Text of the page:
This is why I want to reverse so many of the changes that have occured over the last 50 years. Not because I hanker for some mythical golden age, but simply because it is so so wrong for our generation to deprive future generations of the joys and delights which we experienced as youngsters growing up in Britain.

Yes there were problems - but nothing like the scale we have today. Was it tough for gay kids? Probably - but why does that mean we have to sexualise our own kids and force them to grow up faster than they need to? Was it tough for black kids? Almost certainly - but by and large they weren't being murdered, criminalised and ivolved in drugs and gangs the way they are today. Was it tough on girls? Not really - women have enjoyed the same opportunities as men for long before women's lib came along - it's just that most weren't interested. After decades of being told by the sisterhood they ought to be they are increasingly finding that the promised utopia has turned out to be a totally false hope and instead more and more of them are consigned to live lives on benefits with little hope for the future and so instead turn to drugs, drink or any bloke who shows them some "affection".

I'm not as naive as this current bunch of politicians who seem to think you can have a perfect world for everyone. You can't. What you should aim for is to make the best you can for most people.

Anonymous said...

Hi Stan,

I know this is unrelated to the post, but I just wanted to ask your opinion on the recent controversy regarding Jacqui Smith's banning of Michael Savage from the UK.

I think it's shocking. I seriously hope he has a case for litigation against her.


Stan said...

To be honest, I'm not familiar enough with Savage to be able to say really. I know he has strong views on various issues, but being opposed to immigration or gay marriage shouldn't be enough on it's own to warrant being banning from coming into Britain.

There are clearly some people who it is quite right to ban - those who openly advocate violence in particular - but as a general rule I don't think anyone should be banned just because their opinion doesn't fit the prevailing political opinion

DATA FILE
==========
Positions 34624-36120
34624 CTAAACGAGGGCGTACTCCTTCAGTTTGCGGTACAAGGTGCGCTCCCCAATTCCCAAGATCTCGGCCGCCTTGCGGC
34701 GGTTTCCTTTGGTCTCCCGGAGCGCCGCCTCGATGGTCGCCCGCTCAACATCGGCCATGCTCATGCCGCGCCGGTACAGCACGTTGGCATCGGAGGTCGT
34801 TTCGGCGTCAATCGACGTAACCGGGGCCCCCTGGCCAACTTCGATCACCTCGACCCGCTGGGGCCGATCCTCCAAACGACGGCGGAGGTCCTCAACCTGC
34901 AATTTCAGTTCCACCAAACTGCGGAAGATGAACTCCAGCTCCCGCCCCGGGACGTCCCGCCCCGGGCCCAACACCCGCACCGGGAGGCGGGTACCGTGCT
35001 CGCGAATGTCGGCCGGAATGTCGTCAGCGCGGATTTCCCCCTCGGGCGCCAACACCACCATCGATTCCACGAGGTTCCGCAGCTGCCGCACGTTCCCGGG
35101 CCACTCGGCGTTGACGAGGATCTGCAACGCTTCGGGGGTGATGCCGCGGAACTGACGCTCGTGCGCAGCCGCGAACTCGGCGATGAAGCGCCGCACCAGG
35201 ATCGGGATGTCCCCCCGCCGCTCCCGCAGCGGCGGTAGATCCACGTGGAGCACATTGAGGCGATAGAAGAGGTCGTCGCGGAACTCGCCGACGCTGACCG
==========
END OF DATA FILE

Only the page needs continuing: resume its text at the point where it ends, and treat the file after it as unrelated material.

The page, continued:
Letters From A Tory said...

Johnson looks good because he says nothing, does nothing, promises nothing and doesn't fiddle his expenses (as far as we know).

Hardly glowing praise, is it.

Stan said...

Exactly, LFAT. Johnson only stands out because he's surrounded by useless politicians and has, thus far, managed not to say or do anything too outrageous. He's as grey and anonymous as ..... John Major!

Anonymous said...


Stan, here's a link to Savage's podcasts. He's already responded on his programme to Jacqui Smith, calling her a witch. :) He's got 7 lawyers working on whether or not he has a case to sue her.

I'm very familiar with his shows. Yes, he has very "right-wing" views, but 99% of the time he just says what most of us are thinking.

This has actually shocked me more than anything in the past - more than 9/11 even. That might sound strange to you, but if you've listened to Michael Savage as much as I have, you'd realize that this is the latest authoritarian measure by a Big Brother government obsessed with this marxist political correctness.

I'm no conspiracy nut, but given his opinions on things from Obama to global warming, I think there could have been some secret hand-shaking going on behind closed doors between the US and the UK. The Democrats are wanting to bring the Fairness Doctrine back for the media in order to regulate Conservative talk show hosts like Savage. This could be a move to pave the way for this.

I can't tell you how angry I am over this. I just hope that Savage's legal action is successful. That woman is unfit for purpose. I know you might think I'm overreacting, but it's about freedom. Yes, it's Mike Savage today, but who's it going to be tomorrow?


Stan said...

From what I've heard today, Lawrence, I'd say the ban on Savege is pretty hard to justify. That said, I find it very hard to understand much of what this government says or does.

Anonymous said...

I've just caught a clip of a media lawyer who reckons lawyers will be falling over themselves to represent Savage, as he's clearly got a case for defamation of character.

Here's a suggestion as to why this ban may have occurred: